Friend of the Earth has funded the program for a year now, facilitating the continued development of the collective efforts and promising results that have been achieved in the last 15 years.

The objective of the program is to monitor the 12 indri families (Indri indri), with the intention of extending the number to 14 families by utilizing a novel sound analysis technique that uses audiomoth recorders to conduct PAM (Passive Acoustic Monitoring). The method allows researchers to measure and determine the vocalizations of the indri, with the proceeding in-depth analysis identifying the age of an individual, the kinship in the group, the sex, and having the ability to recognize single specimens.

The population of the indri species throughout Madagascar is currently at concerning levels, estimated to be between 1000-5000 individuals of which around 200 are in the Maromizaha forest, prompting the IUCN (International Union for Conservation of Nature) to classify the species as critically endangered. The information gathered by this program will allow researchers to gauge a deeper understanding of the indri species and their significant, interconnected role within the local ecosystem with the intended goal to safeguard their conservation.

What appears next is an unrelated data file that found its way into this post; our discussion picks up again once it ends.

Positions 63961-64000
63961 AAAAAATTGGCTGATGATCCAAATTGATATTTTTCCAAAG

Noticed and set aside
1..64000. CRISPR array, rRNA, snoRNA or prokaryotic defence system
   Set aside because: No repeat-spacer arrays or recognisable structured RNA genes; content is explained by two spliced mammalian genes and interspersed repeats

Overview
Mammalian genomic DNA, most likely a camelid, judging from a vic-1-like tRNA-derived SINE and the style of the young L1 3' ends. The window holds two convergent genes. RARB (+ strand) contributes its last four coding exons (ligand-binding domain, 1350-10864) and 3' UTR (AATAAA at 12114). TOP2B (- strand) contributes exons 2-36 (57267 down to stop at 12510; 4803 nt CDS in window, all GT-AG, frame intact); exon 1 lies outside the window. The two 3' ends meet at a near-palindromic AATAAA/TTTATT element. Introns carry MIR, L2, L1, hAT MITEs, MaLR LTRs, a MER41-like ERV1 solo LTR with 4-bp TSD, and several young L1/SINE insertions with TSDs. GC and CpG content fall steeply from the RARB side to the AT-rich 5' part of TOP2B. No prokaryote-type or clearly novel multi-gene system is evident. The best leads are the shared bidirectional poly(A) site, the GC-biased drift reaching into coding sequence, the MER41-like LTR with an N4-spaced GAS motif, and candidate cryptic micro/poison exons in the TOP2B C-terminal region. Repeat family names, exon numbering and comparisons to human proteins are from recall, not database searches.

The project incorporates a participatory approach, involving the local community living in the surrounding areas. Numerous environmental classes led by Maromizaha guides are being provided to raise awareness of the intrinsic value of their pristine surroundings, intended to motivate greater care for the forest. The project has also dedicated funding to providing scholarships to children from disadvantaged families to give them a chance at an education they may have otherwise not had. Women are also encouraged to participate in the program, with numerous groups engaged in reversing anthropogenic environmental damage through forest restoration and afforestation, as well as helping with the maintenance of indigenous plant nurseries.

The project has taken a multifaceted approach toward the protection of the indri families and the wider ecosystem, by incorporating novel scientific techniques whilst ensuring local communities are involved along every step to respect and protect indigenous heritage.